HYBRID & HIGH QUALITY

It all adds up to a very sophisticated design that isn’t trying too hard—upscale but not ostentatious. “It’s somewhat eclectic—a transitional blend of natural, Japanese and traditional English garden,” says Bartels. First the overgrown shrubs were removed, and then a series of new plantings went in to revive the ailing yard. “The varieties and styles are very much English garden with boxwoods, hydrangeas, and vinca groundcover,” he says.

FRONT EAST SIDE: hills yew hedge with phantom hydrangea trees in between (brunnera and blue hosta in front), begonias (annual), tropical oleander trees, let’s dance moonlight hydrangea, vinca ground cover, little Henry itea, rose glow barberry, and hosta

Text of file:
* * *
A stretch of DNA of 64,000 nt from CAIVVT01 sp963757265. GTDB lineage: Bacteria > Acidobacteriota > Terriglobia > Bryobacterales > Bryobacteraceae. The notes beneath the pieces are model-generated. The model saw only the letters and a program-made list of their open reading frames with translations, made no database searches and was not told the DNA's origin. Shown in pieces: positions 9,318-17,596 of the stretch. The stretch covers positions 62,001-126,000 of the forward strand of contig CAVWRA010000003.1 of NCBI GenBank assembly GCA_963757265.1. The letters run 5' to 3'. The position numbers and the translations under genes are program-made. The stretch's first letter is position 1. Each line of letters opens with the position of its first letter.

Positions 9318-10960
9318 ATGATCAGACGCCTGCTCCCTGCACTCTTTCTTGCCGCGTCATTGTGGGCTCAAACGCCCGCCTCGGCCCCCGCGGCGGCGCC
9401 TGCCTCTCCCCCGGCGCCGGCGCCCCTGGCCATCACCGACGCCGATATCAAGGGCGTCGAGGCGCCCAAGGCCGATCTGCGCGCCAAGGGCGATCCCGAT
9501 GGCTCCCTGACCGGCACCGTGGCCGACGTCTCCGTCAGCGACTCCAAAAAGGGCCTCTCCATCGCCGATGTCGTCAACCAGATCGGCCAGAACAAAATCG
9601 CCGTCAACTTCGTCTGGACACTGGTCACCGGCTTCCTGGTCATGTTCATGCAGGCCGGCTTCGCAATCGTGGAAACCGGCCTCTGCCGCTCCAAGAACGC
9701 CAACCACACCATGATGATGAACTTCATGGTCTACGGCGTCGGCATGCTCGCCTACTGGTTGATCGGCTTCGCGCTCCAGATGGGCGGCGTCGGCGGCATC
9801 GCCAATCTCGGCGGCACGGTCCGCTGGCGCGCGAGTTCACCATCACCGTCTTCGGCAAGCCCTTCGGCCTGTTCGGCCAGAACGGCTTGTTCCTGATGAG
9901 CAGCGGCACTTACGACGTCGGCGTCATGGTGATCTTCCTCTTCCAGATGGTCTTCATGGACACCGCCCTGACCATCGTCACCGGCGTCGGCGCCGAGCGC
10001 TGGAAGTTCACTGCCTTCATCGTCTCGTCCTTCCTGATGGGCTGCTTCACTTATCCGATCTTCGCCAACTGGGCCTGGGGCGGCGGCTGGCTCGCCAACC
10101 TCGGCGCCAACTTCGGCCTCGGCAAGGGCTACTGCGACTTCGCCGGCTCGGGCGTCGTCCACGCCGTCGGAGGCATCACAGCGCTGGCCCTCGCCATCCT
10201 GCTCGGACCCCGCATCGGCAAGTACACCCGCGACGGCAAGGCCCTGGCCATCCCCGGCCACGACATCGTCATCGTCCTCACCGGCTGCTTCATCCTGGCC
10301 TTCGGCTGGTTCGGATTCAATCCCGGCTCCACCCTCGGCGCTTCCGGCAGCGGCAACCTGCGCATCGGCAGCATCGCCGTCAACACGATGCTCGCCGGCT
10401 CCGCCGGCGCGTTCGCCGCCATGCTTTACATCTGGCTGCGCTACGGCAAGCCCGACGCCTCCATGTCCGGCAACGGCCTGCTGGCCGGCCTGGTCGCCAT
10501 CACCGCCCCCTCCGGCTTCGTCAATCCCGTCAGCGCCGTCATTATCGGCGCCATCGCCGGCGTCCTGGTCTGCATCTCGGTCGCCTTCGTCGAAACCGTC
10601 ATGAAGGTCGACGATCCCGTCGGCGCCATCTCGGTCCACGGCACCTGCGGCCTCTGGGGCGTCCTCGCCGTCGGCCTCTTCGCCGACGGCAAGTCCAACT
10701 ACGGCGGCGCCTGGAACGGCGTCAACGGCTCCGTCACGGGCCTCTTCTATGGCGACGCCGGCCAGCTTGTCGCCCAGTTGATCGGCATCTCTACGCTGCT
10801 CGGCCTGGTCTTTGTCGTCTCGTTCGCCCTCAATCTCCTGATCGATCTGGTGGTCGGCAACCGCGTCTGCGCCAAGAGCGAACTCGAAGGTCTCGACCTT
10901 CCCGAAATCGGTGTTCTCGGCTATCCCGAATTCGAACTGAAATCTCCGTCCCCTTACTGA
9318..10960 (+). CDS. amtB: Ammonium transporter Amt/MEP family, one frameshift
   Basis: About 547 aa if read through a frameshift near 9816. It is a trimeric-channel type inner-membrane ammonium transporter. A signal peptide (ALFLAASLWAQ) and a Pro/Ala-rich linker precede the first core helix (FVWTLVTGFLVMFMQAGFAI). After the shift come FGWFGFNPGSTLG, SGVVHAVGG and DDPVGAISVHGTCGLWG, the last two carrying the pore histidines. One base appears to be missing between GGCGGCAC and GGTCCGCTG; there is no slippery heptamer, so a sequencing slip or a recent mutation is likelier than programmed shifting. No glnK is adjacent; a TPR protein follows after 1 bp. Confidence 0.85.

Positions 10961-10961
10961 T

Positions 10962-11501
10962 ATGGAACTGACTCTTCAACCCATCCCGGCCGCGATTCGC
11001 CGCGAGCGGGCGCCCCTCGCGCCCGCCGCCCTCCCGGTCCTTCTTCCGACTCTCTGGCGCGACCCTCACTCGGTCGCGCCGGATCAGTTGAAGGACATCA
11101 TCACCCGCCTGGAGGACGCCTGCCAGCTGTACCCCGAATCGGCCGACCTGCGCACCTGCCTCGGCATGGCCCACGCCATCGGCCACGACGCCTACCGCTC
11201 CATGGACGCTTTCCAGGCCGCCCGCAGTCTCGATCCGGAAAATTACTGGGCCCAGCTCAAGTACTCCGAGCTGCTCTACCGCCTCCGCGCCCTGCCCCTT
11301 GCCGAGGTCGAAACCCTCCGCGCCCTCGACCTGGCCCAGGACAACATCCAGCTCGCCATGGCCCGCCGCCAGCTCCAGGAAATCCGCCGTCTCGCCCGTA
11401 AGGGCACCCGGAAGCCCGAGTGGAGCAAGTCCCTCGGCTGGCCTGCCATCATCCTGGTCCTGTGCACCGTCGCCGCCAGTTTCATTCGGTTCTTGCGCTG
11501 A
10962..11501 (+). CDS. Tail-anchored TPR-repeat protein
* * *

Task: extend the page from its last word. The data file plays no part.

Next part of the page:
PREFERRED POSIES

Sarita found herself very involved in the process. “I grew more interested in plants and became more aware of my own preferences in terms of colour, and the types of flowering plants that I like,” she says. Her input and the family’s personal touches really make the space sing. It’s a reflection of how they live here. “We can sit in the courtyard nestled away, and listen to the pond; we can walk out from our kitchen into a private, gardened breakfast nook that has some lake views; and we can roast marshmallows in the firepit,” says Sarita.

POND AREA AND BACKYARD: sedum in the rocks, bobo hydrangea, hinoki cypress, icee blue juniper, begonias (annual), cascading japanese maple, boxwoods, tricolor beech tree, cedar hedge backdrop behind arbor, and hosta

“THE POND IS A FAVOURITE FEATURE OF MOST PEOPLE